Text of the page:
The report, which is based on 360 interviews held at eight different European airports, found that 131 of all 369 reported critical incidents stemmed from passengers carrying knives, guns and ammunition.
Based on the interviews, BEMOSA researchers compiled a list of episodes representing different situations in which security agents were required to take a decision and act.
Ninety incidents involved unruly and disruptive people, mainly drunk passengers. These incidents caused major disruptions to security procedures as security personnel reported they often needed help from co-workers or the police when facing drunken people.
“The results illustrate the complexity of actual behaviour in airports. There is a definite need to improve security decision-making abilities as there is a gap between procedures and actual behaviour when a threat is recognized,”
“Security decisions tend to be inconsistent as employees regard most threats as false alarms, have never faced a real threat and have pre-biased estimates of what constitutes a threat,” he said.
The report also shows that the degree of trust in technology and assessing most incidents as false alarms affects rule compliance decisions. It indicates that security personal who put 'complete trust' in security technology tend to comply with rules and protocols. At the same time, those who view security technology as 'the best means to catch offenders' tend to be less compliant and more flexible in their decisions.
"From our research, it has become clear that the 'human factor' will prove to be more decisive than technology in airport security,” said Prof Kirshenbaum. "The BEMOSA Project has shown that a similar percentage of security employees don’t trust the very technology they use."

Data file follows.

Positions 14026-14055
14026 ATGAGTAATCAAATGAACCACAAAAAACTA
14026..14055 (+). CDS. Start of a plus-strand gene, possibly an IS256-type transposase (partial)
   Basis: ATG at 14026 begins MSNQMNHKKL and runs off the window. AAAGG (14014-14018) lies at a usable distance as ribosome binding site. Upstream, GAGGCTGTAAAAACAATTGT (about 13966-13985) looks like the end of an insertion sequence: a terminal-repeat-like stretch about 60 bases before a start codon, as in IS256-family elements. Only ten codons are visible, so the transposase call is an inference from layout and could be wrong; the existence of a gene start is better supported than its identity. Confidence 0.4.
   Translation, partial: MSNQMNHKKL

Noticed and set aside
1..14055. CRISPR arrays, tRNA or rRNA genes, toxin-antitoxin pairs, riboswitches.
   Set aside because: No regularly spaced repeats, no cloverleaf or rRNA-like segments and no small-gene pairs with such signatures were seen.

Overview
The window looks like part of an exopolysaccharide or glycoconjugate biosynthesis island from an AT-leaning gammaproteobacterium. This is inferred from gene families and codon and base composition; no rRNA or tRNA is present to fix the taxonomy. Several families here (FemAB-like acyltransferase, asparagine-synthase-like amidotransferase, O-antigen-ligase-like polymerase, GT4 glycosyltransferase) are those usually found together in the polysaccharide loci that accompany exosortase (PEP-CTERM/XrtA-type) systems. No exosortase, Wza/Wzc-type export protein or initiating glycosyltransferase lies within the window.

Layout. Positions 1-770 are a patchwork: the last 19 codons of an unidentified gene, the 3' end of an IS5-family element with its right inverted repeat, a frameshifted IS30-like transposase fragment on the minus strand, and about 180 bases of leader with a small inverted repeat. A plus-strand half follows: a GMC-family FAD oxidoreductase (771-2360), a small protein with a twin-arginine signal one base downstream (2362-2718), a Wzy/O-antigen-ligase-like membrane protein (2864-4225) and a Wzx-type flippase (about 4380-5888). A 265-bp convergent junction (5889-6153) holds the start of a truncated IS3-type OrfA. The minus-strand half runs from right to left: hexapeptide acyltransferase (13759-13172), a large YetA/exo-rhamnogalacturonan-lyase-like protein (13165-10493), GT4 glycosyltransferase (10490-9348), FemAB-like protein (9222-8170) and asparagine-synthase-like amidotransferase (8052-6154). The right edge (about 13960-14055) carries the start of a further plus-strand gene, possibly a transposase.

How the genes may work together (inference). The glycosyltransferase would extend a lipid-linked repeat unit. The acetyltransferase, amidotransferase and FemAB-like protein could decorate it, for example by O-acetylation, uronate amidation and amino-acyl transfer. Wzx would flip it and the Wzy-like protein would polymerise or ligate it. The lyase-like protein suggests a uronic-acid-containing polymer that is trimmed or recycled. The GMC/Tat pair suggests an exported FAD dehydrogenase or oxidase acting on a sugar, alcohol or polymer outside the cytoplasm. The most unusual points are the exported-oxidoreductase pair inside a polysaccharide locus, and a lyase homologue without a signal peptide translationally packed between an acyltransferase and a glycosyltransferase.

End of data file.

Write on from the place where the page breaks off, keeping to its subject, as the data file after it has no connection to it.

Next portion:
The report indicates that airport employees do not rely primarily on procedures or rules and more than one-third admitted they exceeded or bent the rules when the situation called for it. The interviews also revealed that employees’ concerns are not perceived to be terror related but are primarily passenger related.
BEMOSA’s research aims to describe real behaviour patterns in order to develop airport staff training programs for improving crisis handling and hazard reduction.
The results have been presented at a special workshop hosted by BEMOSA in Brussels on March 19, 2012.
BEMOSA (Behaviour Modelling for Security in Airports) is a Europe-wide research project aimed at improving security in airports through enhancing the capability of airport authority personnel to correctly identify potential security hazards and reduce false alarms.
BEMOSA, which is co-funded by the European Union under the 7th Framework Programme for Research and Technological Development, has developed a behaviour model that aims to describe how people make security decisions in the face of reality during “normal routine” and crisis situations. This is expected to result in increased security, reduced false alarms and increased profitability.
For information about BEMOSA, visit http://www.bemosa.eu.
Simon van Dam